Treadmill walking after stroke

Does mechanically assisted walking improve walking speed, distance and participation after stroke?

Mechanically assisted walking, using devices such as treadmills or gait trainers, allows high-intensity, repetitive, task-specific practice that has the potential to improve walking. Previous reviews comparing treadmill training to overground walking have included trials where the amount of training was not standardised.

The latter is an important finding for people who have had a stroke and who are trying to incorporate walking training into their rehabilitation during lockdown. They can be assured that treadmill walking training is no less effective than overground walking. The added advantages include: it is readily adjustible in terms of speed and incline; it is not weather-dependent; and walking can be ceased anytime without being stranded away from home.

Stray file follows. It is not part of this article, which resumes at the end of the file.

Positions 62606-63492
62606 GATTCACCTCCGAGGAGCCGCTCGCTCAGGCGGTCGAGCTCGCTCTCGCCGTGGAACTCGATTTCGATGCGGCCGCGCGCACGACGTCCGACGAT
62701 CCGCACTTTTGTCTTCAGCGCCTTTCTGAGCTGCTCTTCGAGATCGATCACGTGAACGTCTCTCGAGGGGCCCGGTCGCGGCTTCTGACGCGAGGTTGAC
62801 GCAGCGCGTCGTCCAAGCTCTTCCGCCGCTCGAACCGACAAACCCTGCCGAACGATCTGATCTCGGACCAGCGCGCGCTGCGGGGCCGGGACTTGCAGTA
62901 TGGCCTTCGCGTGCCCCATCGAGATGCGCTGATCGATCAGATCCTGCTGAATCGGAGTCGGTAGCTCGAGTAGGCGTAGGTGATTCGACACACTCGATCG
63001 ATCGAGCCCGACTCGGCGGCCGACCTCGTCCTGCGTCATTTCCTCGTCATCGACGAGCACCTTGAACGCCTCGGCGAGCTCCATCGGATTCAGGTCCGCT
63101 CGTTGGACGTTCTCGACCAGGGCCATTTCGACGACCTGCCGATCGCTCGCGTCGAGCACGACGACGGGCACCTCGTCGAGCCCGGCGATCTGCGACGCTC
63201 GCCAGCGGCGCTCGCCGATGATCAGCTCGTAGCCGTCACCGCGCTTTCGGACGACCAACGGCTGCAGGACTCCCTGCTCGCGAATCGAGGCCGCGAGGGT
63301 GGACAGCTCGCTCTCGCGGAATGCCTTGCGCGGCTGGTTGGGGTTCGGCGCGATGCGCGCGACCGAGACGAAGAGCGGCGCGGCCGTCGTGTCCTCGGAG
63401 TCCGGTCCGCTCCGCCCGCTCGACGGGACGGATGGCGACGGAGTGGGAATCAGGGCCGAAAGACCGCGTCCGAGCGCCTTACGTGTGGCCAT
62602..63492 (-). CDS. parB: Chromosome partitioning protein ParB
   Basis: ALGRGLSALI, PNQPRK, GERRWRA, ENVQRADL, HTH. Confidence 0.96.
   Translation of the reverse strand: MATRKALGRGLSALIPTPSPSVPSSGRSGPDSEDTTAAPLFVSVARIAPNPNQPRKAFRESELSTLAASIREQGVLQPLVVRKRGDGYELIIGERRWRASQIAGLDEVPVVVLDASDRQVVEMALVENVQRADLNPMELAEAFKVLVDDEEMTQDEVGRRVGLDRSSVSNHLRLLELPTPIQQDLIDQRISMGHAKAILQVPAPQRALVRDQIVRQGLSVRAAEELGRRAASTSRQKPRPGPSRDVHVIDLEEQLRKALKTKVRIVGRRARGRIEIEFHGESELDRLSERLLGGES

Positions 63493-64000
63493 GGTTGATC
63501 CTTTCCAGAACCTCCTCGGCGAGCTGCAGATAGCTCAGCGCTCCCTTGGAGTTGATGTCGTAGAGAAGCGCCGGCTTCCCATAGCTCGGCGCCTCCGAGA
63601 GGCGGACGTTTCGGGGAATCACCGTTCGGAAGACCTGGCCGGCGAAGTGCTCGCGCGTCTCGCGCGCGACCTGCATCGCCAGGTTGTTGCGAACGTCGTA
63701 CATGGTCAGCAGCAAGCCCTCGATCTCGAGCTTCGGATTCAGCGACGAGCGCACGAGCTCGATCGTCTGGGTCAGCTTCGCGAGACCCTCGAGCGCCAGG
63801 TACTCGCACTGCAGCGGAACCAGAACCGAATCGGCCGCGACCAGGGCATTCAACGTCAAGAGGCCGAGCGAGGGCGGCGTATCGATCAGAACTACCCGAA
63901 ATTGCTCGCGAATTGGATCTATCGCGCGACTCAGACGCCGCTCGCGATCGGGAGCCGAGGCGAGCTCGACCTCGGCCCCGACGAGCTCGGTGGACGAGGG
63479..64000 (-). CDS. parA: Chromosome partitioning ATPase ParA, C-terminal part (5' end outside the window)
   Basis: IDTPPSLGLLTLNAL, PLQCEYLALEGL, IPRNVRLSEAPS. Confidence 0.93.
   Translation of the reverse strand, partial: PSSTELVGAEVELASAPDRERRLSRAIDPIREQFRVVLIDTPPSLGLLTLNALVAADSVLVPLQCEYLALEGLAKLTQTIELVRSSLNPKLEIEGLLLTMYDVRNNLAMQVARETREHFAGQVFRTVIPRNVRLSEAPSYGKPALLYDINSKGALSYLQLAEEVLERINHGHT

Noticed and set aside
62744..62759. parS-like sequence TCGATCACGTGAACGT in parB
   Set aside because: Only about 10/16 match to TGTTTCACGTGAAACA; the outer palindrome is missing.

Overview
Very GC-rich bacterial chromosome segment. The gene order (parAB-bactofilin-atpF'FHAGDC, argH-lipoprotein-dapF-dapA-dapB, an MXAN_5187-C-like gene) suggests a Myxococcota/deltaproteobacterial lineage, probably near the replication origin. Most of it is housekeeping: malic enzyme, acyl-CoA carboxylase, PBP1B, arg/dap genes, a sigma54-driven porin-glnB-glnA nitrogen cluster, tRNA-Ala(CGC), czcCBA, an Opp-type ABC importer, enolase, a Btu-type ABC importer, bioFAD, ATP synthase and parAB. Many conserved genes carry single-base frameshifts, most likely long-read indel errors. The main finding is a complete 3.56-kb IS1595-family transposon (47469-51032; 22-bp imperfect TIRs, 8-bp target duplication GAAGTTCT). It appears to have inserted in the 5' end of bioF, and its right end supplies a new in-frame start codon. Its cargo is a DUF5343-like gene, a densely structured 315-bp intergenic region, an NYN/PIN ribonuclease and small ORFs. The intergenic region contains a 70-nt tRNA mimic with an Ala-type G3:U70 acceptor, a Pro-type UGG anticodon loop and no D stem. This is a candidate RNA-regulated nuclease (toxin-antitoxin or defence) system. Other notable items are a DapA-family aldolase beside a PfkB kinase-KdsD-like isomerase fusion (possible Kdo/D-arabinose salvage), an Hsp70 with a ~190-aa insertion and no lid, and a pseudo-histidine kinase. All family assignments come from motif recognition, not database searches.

> From: Nascimento et al., J Physiother 67 (2021) 95-104 . All rights reserved to Australian Physiotherapy Association. Click here for the online summary.

Want to read deeper into this topic? Have a look at the free full text version of this article published in Journal of Physiotherapy!

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